Breast cancer is the leading cancer for women of all ethnicities in the United States, aside from non-melanoma skin cancer. Due to the difference in breast structure between men and women, and the level of estrogen, more than 99% of breast cancer cases are diagnosed in women.
Caucasian women have a slightly higher risk of developing breast cancer; however African American women have a slightly higher risk of developing aggressive, advanced-stage breast cancer.
Breast cancer risk doubles for women who have a first-degree relative who has had breast cancer — about 20%-30% of women diagnosed with breast cancer have a family member who also has had breast cancer. However, up to 80% of women diagnosed with breast cancer have no family history and it is believed that cancer occurs due to genetic abnormalities that result from the natural process of aging. About 5%-10% of breast cancers are linked to gene mutations a woman inherits from her mother or father. A woman who carries a gene mutation has an increased risk of up to (80%) of developing breast cancer during her life.
Women who are overweight or obese have a slightly higher risk of developing breast cancer or recurrence of breast cancer. In addition, not having children at all or not having a full-term pregnancy after age 30 is associated with a higher risk of breast cancer.
Although breast cancer in men is rare, men have a small amount of breast tissue and can develop the same types of breast cancers as women. Less than 1% of all new breast cancer cases develop in men. On average 2000 men are diagnosed with breast cancer in the US each year.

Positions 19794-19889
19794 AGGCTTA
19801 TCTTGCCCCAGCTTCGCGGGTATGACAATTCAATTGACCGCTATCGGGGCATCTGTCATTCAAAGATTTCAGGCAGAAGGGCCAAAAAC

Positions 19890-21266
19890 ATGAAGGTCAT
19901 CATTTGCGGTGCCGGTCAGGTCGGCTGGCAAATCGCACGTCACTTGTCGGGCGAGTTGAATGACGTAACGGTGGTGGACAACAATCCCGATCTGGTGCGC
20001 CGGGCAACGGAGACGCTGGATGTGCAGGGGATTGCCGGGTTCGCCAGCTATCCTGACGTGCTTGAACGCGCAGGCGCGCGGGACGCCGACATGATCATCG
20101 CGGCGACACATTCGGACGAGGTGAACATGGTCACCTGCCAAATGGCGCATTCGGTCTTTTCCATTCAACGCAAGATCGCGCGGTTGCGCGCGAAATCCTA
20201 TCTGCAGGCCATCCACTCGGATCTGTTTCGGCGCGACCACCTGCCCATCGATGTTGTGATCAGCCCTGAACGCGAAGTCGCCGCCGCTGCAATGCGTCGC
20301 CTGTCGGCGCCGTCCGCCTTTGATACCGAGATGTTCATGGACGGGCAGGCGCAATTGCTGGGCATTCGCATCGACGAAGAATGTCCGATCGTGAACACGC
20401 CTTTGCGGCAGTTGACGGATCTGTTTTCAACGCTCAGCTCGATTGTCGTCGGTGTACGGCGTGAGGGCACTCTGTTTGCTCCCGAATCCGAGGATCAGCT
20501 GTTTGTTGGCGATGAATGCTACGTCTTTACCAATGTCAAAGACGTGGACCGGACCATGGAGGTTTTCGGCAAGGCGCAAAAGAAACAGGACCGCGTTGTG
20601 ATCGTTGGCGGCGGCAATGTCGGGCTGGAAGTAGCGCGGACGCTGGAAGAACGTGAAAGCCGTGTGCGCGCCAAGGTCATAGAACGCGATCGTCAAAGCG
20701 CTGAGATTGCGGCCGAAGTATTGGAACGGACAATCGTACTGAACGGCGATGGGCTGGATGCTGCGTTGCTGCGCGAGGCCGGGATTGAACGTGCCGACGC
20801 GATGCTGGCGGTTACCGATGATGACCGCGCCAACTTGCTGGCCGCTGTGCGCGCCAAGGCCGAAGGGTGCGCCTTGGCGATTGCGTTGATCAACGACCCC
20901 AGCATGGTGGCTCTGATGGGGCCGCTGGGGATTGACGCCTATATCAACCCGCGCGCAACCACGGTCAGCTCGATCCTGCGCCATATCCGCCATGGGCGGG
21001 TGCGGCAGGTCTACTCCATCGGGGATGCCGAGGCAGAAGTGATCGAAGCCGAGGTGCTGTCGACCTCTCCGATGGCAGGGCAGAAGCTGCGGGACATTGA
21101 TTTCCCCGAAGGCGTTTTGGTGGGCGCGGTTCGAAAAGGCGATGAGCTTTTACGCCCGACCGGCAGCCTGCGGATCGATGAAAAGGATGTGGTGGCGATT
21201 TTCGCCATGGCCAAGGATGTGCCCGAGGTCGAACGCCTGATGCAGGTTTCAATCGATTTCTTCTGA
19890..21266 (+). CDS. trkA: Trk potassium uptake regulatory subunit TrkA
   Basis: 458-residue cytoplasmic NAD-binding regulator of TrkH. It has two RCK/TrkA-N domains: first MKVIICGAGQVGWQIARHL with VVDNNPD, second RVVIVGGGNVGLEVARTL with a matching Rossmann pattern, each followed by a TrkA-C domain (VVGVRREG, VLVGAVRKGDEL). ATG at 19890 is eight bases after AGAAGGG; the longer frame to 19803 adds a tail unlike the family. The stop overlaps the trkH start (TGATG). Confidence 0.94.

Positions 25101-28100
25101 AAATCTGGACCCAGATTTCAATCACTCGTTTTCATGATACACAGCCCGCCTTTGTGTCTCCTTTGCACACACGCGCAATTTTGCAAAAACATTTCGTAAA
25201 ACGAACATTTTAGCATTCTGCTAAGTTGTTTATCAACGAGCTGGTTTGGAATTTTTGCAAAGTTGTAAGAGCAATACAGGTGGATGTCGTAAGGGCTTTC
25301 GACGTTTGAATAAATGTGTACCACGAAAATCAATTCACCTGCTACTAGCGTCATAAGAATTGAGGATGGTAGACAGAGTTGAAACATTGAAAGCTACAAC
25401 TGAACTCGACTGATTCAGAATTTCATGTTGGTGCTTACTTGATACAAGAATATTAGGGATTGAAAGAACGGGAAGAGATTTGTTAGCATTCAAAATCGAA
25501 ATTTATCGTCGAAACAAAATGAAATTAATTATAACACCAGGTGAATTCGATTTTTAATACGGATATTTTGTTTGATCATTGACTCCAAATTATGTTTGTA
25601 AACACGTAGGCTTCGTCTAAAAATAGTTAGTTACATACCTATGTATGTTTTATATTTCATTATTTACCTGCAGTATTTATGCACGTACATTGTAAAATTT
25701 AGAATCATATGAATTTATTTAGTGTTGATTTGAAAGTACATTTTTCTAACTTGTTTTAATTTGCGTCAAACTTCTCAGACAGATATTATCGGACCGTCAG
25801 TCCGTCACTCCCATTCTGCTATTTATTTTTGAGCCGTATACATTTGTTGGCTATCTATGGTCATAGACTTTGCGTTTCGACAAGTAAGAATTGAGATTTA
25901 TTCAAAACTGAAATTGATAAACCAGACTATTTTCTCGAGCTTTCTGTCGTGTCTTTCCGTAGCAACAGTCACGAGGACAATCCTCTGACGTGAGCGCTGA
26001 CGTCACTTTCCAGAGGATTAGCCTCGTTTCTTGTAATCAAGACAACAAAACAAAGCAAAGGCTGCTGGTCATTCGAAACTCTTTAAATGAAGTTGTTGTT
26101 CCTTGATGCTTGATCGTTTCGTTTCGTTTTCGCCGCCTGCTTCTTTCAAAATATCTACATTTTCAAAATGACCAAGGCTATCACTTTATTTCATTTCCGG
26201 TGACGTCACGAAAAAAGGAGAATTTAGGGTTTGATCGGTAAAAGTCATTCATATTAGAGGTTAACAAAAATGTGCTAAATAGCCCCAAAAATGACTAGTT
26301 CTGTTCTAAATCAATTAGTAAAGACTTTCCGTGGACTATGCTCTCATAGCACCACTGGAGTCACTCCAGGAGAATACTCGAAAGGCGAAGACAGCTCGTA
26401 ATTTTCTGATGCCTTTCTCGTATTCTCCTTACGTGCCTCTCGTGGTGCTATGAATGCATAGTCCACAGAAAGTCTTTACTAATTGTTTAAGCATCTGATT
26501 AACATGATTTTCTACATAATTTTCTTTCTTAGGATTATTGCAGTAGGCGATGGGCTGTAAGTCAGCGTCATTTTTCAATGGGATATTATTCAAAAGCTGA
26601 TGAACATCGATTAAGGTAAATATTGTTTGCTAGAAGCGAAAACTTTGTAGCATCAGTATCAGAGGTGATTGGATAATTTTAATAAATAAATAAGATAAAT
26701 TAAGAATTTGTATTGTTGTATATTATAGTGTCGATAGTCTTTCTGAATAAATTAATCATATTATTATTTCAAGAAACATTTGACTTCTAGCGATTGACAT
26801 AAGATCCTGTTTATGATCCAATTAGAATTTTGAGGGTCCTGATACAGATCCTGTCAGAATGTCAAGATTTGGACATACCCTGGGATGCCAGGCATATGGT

Risk factors for men are similar to those for women, but also include: Klinefelter syndrome, a congenital condition affecting about 1 in 1,000 men, Testicular conditions, Excessive use of alcohol, Liver disease, Radiation exposure, Exposure to estrogen, Breast cancer risk in men increases with age. It is most commonly diagnosed between the ages of 50 and 70. Cancers related to gene mutations often occur in people younger than age 60. Symptoms of breast cancer in men are very similar to those in women. However, tumors are usually smaller but may be more advanced upon diagnosis because men have very little breast tissue; so the tumor doesn’t have far to grow before invading other tissues or the lymph nodes.
For both women and men with a strong family history of breast cancer, it is important to do monthly self-exams and to have any changes examined immediately by your physician.